Kathy Bates and Jennifer Jason Leigh (Dolores Claiborne, 1995)

The Women of Stephen King: the Good, the Bad, and the Best

Stephen King is going through a bit of a revival right now and I, for one, couldn’t be happier about it. In 2017, we’re getting film adaptations of The Dark Tower, Gerald’s Game, and the first half of It. In 2018, we’re getting a Dark Tower series that ties to the films and, I hope, the Mr. Mercedes miniseries that’s been in development hell for years now. All these young whipper-snappers are discovering his work for the first time and I’m just so giddy, seeing more people discovering one of the greatest writers of our time!

Yeah. I said it. I’m kind of an unrepentant fangirl. I don’t kid myself that King is perfect. I have a love/hate or even a hate/hate and toss-the-book-across-the-room relationship with a pretty large number of his endings, but he’s still the one horror author who drags me into his clown infested sewer time and again. Why?


You know that moment in your childhood where you find out werewolves, fairies, and dragons (spoiler warning) don’t exist? That moment left me with a problem suspending disbelief, and King was the author who pulled me back in.

He just gets me there every time. No matter the premise, he makes every fantastical happening seem plausible, not just through great exposition and world building but through the characters themselves. He gets in their head and helps you understand them and what they’re experiencing.

Now, he obviously has more iconic men in his body of work than women, both heroes and villains. I also give him points for exploring the emotions of men in a way other authors might shy away from. If there was a man-on-man version of The Bechdel Test (in which men bond in way that isn’t your standard hate-to-grudging-friendship buddy cop trope), he would pass with flying colors.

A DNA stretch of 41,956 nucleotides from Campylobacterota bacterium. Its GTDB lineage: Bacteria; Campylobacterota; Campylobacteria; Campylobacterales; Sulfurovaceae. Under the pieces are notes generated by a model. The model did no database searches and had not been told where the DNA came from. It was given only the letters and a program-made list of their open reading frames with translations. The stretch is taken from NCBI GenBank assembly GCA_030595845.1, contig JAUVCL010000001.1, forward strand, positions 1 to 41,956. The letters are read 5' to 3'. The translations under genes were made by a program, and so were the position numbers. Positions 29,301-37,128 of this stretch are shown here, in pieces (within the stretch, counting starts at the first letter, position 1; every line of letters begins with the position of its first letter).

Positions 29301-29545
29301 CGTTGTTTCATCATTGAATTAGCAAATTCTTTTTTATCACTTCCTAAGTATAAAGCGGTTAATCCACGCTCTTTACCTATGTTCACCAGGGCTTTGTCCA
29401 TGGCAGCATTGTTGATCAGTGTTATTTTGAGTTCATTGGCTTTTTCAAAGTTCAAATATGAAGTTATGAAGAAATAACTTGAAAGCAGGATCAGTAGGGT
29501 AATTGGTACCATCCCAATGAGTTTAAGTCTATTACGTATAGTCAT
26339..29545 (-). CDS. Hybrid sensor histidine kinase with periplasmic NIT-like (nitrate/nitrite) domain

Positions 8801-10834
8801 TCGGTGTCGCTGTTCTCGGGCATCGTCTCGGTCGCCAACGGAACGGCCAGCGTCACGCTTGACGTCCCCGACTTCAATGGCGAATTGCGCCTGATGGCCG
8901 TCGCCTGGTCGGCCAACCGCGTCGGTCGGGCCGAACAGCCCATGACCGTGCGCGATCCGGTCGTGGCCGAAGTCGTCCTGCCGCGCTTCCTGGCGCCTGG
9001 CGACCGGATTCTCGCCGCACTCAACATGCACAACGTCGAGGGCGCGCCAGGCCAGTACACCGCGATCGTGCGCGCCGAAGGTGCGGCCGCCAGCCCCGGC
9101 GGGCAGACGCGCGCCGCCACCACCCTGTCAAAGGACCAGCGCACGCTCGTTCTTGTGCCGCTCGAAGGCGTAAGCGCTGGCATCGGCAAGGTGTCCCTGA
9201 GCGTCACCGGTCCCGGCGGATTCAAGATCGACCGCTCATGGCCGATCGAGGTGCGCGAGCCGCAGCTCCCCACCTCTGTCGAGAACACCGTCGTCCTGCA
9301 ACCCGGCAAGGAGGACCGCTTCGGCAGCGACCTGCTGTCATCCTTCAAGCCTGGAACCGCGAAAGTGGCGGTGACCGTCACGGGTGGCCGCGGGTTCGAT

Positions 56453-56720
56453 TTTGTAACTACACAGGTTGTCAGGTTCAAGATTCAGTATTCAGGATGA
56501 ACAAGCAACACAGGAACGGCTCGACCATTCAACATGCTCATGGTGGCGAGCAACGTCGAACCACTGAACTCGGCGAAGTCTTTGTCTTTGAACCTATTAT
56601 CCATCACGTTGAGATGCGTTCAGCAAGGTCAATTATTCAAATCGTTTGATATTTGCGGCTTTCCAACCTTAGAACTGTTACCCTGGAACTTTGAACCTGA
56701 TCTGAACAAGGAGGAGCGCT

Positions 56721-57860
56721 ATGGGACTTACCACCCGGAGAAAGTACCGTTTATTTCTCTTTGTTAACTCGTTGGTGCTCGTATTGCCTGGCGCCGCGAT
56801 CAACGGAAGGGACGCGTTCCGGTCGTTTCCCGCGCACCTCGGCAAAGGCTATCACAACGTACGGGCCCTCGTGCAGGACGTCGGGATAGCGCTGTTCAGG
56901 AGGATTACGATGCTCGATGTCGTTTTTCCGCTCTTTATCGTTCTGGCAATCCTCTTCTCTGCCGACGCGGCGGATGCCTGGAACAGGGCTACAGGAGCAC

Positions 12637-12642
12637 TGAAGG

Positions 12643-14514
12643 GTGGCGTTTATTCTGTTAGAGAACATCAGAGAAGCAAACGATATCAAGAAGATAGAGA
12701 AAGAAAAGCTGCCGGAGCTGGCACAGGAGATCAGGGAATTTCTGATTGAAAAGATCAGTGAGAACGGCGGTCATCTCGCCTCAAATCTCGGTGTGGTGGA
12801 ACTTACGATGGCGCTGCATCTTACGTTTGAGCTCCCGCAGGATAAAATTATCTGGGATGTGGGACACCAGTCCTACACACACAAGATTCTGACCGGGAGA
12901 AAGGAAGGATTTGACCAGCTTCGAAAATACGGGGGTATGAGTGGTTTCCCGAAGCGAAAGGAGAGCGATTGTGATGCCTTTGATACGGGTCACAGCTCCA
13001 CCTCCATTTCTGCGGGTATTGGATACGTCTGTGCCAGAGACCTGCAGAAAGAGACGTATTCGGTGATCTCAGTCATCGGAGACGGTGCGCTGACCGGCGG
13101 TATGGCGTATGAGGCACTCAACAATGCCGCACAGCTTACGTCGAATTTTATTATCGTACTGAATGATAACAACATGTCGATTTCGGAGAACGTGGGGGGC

But he also really does try to understand women, to get into their heads, to write them as more than who they are only in relation to the men in the book. Sometimes he gets it so very deeply wrong (I’m looking at you, Beverly Marsh), but he can also get it right. I give King points for making a real effort, more and more through the years, to write strong, resilient, and sometimes even iconic women. Let’s look at my favorites…

10. Abagail “Mother Abagail” Freemantle


She would be higher on this list if I were writing this as the preteen girl who first read this. I loved her as a kid, thought she was fascinating and kind and magical and wise. She is all those things, but now I know she’s also a trope that King has used a few times. Even if it was kindly meant at the time, there’s a bit of racism to the “Magical Negro” characterization, something that is more condescending than complimentary nowadays. Still, tropey as she is, I can’t help but give Mother Abagail points for being the mouthpiece of God, the embodiment of good in an apocalyptic world, and for being not just magically okay with everything — expressing self doubt and a healthy fear of her savior status.

9. Jessie Burlingame (Gerald’s Game)


The situation Jessie has to survive is one of the worst imaginable. Handcuffed to a bed and naked with her (accidentally killed) husband on the floor below and no way out. And that’s just where the novel starts. King really digs deep, describing not just her current predicament, but every important moment in her past that led her to this moment as she fights to survive against all odds. Carla Gugino (Wayward Pines) is cast to play her in the upcoming film. I’m sure it’s going to be a grueling (mostly) one-woman show. Also, if you look closely, you’ll see a little tie-in to Dolores Claiborne, but we’ll get to her below. Honorable mentions to Donna Trenton (Cujo) and Wendy Torrance (The Shining) for being resourceful and brave while trying to save themselves and their sons from certain death. Either of them might have made my list, but we’re just so close to Jessie that it’s nearly a claustrophobic experience — in a good way.

8. Jane Coslaw (Silver Bullet/Cycle of the Werewolf)